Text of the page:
• How Japan's geography and history have shaped its culture—its natural disasters, scarce resources, centuries of isolation and its feudal past
  • Japanese idiosyncrasies, ranging from food traditions and absurd jobs to a love of queues
  • The Japanese spirit, as evidenced in traditional art, manga and attitudes to women
  • Shintoism and Buddhism, looking at temples, festivals, rituals and how religious beliefs pervade popular culture, as seen for example in Studio Ghibli's movie Spirited Away
  • Japan's dark side, including crime, the yakuza, adultery, bullying and suicide

The book ends with a gloriously random selection of all things 
García considers especially magical about Japan—from izakaya to shiitake mushrooms, summer fireworks and green tea!

From Me:

This book gives you an inside look at Japan and its culture. It has a bit of history mixed in as well as his point of view both in the beginning of his Japanese experience to living there full time for over a decade. I love how the overall theme of the book is about being a good traveler. He warns the travelers of having biases about the places they visit and not understanding the culture. Throughout the book there comments about how some travelers will not be open to learning about the culture and why things are done differently in that country than it is at the travelers' home. It is obvious he has worked through his own biases and is sharing his experience and how it grew into wonder and love for Japan.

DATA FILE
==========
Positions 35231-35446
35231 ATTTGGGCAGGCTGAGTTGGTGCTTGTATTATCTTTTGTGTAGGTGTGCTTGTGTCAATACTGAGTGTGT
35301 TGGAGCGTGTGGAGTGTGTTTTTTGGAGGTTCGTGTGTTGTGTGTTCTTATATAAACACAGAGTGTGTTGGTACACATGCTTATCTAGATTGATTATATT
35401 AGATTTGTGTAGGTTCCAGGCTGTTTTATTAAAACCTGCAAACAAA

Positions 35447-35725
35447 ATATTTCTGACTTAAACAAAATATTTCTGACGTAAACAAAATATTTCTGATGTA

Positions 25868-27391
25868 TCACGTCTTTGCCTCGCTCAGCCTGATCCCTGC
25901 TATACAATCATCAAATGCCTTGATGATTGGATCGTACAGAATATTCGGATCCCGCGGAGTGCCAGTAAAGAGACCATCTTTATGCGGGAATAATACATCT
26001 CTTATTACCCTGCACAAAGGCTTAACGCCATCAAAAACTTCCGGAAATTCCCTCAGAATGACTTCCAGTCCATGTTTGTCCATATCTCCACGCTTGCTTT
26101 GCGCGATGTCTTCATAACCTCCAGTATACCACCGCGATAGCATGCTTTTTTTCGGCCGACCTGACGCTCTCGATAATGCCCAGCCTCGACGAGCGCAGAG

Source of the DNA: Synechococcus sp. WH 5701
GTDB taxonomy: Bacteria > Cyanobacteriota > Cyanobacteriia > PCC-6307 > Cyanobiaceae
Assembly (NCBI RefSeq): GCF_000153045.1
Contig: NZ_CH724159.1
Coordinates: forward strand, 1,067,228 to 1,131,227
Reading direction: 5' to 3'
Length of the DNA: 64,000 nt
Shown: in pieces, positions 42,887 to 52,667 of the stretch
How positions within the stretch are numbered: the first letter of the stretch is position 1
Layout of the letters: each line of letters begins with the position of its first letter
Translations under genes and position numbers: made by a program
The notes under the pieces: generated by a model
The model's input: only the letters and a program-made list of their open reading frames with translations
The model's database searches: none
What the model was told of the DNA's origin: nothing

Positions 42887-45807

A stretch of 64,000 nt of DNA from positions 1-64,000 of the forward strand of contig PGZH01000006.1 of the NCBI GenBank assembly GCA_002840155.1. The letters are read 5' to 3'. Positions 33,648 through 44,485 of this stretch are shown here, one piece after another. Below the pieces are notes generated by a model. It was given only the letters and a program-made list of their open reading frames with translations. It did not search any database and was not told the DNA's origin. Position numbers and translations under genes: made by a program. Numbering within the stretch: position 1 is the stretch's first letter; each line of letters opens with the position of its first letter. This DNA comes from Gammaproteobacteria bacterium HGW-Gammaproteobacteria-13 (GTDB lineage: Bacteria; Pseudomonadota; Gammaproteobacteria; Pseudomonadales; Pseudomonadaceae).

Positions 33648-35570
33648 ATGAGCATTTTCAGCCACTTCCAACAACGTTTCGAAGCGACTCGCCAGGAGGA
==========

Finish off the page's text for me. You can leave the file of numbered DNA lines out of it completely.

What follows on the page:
García also shares his own favorite things from ramen places in Tokyo to festivals and observations. The book is perfect for the person who wants to learn more about the culture especially before making a trip to Japan. It is personalized and written from his own experience and will help make a trip even more meaningful. 

I hope you will check out these books and explore Japan a bit more!